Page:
Dr. Barak Gaster, who works as an internist at the University Of Washington School of Medicine, was concerned about his patients with dementia. Yes, many of them had advance directives, but mostly advance directives are written with a sudden catastrophic condition like a heart attack, stroke or car accident in mind. He wanted to create a dementia-specific advance directive.
Dementia is a slow killer, lasting anywhere from five to 20 years. It is roughly divided into three stages. In the first stage, people experience memory loss for recent events, such as forgetting that a son had visited earlier that day. Routine tasks such as bathing, dressing, and driving become difficult if not downright dangerous.
In the second, or moderate, stage of dementia people start forgetting words and communication becomes limited. The person with dementia may not to be able to recall important people like an adult child or a spouse. He or she may also confuse one person with someone else, like thinking a daughter is a deceased spouse. The person loses the ability to dress appropriately and to toilet themselves. He or she probably needs care several hours a day.
By the third or severe stage, most people are unable to remember any of their loved ones. Lost in a world where nothing is familiar, they may strike out at caregivers or scream the same phrases over and over. Many people spend all of their time curled up in bed. The body starts to forget how to function, and hospice may be involved due to weight loss or breathing problems.
Dr. Gaster reasoned that people with early stage dementia might want more aggressive care than someone with moderate to severe stages. He worked for three years with experts in the psychiatric, neurological and geriatric fields. The result was the dementia specific advance directive. Gaster’s patients use it in addition to rather than instead of other advance directives such as living wills and durable powers of attorney for health care.
Dementia Specific Preferences
The document consists of five pages. It explains in simple terms what each stage of dementia looks like. Then, for each of the three stages of dementia, people can choose from four treatment options: full treatment including CPR and a respirator, full treatment except for CPR and artificial breathing, treatment that can receive at home, and comfort care only.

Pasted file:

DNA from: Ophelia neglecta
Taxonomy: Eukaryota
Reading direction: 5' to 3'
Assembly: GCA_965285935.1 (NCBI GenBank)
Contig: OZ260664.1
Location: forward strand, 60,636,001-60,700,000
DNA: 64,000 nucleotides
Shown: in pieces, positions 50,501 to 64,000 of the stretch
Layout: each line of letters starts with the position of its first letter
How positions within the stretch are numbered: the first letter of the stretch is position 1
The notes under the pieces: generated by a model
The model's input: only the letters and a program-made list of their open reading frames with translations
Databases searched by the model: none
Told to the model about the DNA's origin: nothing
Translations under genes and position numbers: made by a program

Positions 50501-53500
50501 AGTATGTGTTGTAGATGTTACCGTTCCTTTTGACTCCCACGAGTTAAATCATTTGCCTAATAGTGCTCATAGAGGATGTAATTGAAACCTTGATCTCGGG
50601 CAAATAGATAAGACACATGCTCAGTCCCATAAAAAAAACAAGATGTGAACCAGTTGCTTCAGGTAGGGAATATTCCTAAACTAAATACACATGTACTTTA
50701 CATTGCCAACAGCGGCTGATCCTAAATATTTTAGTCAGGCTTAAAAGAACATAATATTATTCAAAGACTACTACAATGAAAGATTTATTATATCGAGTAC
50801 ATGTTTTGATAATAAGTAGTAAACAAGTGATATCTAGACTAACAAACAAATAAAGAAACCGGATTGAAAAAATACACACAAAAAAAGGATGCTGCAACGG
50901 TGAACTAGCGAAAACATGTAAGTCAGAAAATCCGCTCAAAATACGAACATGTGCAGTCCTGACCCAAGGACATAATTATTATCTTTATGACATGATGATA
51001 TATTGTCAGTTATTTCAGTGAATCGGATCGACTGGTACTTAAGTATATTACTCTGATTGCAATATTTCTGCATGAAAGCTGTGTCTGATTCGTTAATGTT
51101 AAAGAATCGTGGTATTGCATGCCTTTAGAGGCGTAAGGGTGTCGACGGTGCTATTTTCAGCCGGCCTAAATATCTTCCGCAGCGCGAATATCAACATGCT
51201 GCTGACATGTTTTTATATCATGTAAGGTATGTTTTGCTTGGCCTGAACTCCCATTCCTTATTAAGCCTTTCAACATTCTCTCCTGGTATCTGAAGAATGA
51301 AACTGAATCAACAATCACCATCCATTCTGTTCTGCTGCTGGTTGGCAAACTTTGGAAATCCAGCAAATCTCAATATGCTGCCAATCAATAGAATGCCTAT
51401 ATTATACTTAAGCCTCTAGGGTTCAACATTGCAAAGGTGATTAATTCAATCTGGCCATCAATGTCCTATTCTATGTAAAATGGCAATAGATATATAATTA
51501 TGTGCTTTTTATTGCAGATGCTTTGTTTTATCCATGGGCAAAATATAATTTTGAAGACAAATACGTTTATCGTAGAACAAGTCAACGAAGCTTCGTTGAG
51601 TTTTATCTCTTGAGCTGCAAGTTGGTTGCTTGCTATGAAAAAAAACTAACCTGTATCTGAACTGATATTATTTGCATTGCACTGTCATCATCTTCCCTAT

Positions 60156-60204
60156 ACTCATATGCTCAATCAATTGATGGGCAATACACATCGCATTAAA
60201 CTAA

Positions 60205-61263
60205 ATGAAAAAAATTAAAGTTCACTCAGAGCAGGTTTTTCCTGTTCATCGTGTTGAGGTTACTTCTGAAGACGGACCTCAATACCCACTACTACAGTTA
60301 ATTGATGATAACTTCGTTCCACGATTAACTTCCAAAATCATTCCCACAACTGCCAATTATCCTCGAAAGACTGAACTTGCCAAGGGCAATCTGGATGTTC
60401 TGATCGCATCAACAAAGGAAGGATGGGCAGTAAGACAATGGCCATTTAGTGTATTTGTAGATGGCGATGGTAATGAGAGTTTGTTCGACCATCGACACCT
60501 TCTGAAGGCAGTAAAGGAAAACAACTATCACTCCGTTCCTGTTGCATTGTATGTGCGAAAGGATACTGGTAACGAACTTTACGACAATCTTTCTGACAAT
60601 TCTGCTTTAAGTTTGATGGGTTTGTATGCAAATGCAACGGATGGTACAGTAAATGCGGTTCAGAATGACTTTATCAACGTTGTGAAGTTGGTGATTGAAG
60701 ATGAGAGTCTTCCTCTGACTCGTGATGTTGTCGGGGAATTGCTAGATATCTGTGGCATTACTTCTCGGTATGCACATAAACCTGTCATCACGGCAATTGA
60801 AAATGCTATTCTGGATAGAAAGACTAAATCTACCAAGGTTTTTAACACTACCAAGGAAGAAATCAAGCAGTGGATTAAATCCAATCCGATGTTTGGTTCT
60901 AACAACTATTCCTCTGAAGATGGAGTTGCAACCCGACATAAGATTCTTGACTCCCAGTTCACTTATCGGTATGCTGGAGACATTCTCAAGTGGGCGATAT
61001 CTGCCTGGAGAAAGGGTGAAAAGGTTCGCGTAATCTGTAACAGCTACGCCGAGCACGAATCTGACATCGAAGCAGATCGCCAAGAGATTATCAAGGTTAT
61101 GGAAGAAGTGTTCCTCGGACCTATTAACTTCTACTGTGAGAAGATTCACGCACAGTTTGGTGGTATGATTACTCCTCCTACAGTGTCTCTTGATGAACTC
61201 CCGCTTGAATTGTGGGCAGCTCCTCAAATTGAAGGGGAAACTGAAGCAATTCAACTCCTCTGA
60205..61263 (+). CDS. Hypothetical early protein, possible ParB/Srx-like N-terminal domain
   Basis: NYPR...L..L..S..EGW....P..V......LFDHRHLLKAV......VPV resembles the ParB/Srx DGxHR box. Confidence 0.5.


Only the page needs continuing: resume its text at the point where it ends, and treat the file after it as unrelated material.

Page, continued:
If you choose to complete a dementia specific advance directive, do so while you are still competent, and talk to your loved one’s about your preferences. Start with a statement like, “If I ever get to the point where I don’t know you…” Make sure the person who will act as your health care agent if you become incapacitated knows about your wishes. Your primary doctor should be part of this conversation as well.
Not all healthcare providers see the need for a dementia specific advance directive. Some believe they are confusing or redundant. Dr. Gaster and his colleagues, though, stand by their observations and research. Gaster believes that dementia is a missing piece in most advance directives, and that many of his patients will welcome the chance to communicate their preferences before they start showing symptoms.
If you would like to look at a dementia specific advance directive, or if you would like to download one to complete, click here. Tell the people you love about what kind of care you want. Don’t make them guess.